(r2 = 0.90) and y = 7.5165 to 17.208x + 12.892x2 (r2 = 0.77), respectively. By using the level of 0.661% of digestible methionine + cystine, which provided the best weight gain (higher coefficient of determination) and the average feed intake of broilers, it is estimated that daily consumption of 1,212 mg of digestible methionine + cystine per bird is enough for optimal performance. Thus, the digestible methionine + cystine:lysine ratio for this phase is 72%.
In most works found in literature, the methionine + cystine requirements were determined for the period from 22 to 42 days of age (Rodrigueiro et al., 2000; Amarante Júnior et al., 2004; Oliveira Neto et al., 2007).
Rodrigueiro et al. (2000) evaluated the effects of methionine + cystine levels on male broilers performance and observed a quadratic effect on weight gain and feed conversion, estimating the requirement by 0.896% in growing diet (22 to 42 days of age).
A study by Kalinowski et al. (2003) was carried out to determine the levels of cystine and methionine separately for broilers of fast and slow feathering during the period from 3 to 6 weeks of age. By combining the values methionine and cystine, the requirements for total sulfur amino acids resulting in slow and fast feathering broilers were 0.83 and 0.88% respectively.
Amarante Júnior et al. (2005), by considering the performance data, estimated 0.823% of total methionine + cystine for better performance of broilers in the period from 22 to 42 days of age, corresponding to 0.793% of digestible methionine + cystine. Similarly, Oliveira Neto et al. (2007) found a quadratic effect of methionine + cystine levels on feed conversion of broilers at the same age, recommending 0.661% of digestible methionine + cystine in the diet, which corresponded to the digestible methionine + cystine:digestible lysine ratio of 72%.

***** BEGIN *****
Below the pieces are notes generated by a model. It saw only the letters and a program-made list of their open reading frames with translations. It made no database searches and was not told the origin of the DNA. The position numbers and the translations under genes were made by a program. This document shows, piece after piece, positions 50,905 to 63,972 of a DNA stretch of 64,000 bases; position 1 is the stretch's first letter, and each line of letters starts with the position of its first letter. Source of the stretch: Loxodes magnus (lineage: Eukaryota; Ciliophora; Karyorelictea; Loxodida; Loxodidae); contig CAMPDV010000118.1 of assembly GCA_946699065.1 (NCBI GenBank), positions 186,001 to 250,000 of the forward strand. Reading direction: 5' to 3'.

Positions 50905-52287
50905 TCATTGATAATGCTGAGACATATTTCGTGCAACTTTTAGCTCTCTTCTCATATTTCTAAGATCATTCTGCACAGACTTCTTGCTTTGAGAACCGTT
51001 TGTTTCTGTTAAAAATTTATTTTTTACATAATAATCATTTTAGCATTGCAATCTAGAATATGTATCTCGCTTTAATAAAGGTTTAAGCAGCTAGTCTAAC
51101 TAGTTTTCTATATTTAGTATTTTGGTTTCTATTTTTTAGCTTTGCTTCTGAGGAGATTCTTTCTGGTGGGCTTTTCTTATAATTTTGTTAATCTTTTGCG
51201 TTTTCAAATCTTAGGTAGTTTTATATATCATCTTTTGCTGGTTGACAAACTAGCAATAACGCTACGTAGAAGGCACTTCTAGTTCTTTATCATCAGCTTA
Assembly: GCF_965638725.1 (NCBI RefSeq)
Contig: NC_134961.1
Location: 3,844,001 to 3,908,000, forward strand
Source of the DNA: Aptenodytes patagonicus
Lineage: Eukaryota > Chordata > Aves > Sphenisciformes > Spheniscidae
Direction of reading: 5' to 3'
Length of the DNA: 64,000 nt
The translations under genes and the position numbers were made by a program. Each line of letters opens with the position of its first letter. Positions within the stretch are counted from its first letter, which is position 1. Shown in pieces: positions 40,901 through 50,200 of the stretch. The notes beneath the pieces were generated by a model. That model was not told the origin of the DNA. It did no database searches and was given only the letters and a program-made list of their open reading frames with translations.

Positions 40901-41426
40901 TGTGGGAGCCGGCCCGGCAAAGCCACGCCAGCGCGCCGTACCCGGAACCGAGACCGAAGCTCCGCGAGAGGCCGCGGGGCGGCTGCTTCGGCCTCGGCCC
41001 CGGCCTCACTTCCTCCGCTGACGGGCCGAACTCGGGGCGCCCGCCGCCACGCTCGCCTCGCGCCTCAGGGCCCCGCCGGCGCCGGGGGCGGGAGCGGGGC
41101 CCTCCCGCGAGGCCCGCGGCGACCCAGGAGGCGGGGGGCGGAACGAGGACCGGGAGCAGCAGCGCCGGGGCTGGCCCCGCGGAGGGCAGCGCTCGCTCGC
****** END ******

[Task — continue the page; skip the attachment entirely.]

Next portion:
There was no effect of levels of digestible methionine + cystine in any of the carcass traits evaluated (Table 6).
In an experiment carried out by Oliveira Neto et al. (2007) to determine the requirement of methionine + cystine for broilers from 22 to 42 days of age kept under thermoneutral environment (23.5°C), it was verified that the methionine + cystine levels influenced positively drumstick absolute weigh and thigh relative weight. No effect on absolute or relative weight of breast, carcass and abdomen, thigh absolute weight, and drumstick relative weight, or relative and absolute weight of the organs (heart, liver and gizzard) was verified.
One of the factors affecting the quality of carcasses in broilers is the abdominal fat ratio. Excess fattening in chicken carcasses is not desirable because of the consumer preferences, and excess fattening causes some difficulties in slaughtering and it lowers the rate of feed efficiency of broilers.According to Leenstra (1986), the abdominal fat tissue is approximately 2_3% of the broiler live weight. In the present study, the values of abdominal fat ranged from 1.35 to 1.63% of live weight fasting.
Kalinowski et al. (2003) reported that supplementation of methionine to meet total sulfur amino acid need has been previously observed to improve breast meat yield with broilers at similar age with optimization occurring at levels exceeding those required for maximum growth performance. According to these authors, the most prominent response of breast meat compared to weight gain when methionine is first limiting can be explained in terms of growth uncomplicated by fat deposition based on the modeling equations of Gous et al. (1999). However, in this study, the effect of increased levels of methionine were not observed.
It is recommended 0.873; 0.755; 0.748 and 0.661% of digestible methionine + cystine in the diet or the daily intake of 183; 575; 1,104 and 1,212 mg of digestible methionine + cystine for the pre-initial, initial, growing and final phases, respectively, resulting in digestible methionine + cystine:digestible lysine ratios of 71; 70; 76 and 72%.
CNPq, Ajinomoto Animal Nutrition and Guaraves by financial and logistical support to research.
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Received February 26, 2010 and accepted November 10, 2010.
Corresponding author: firstname.lastname@example.org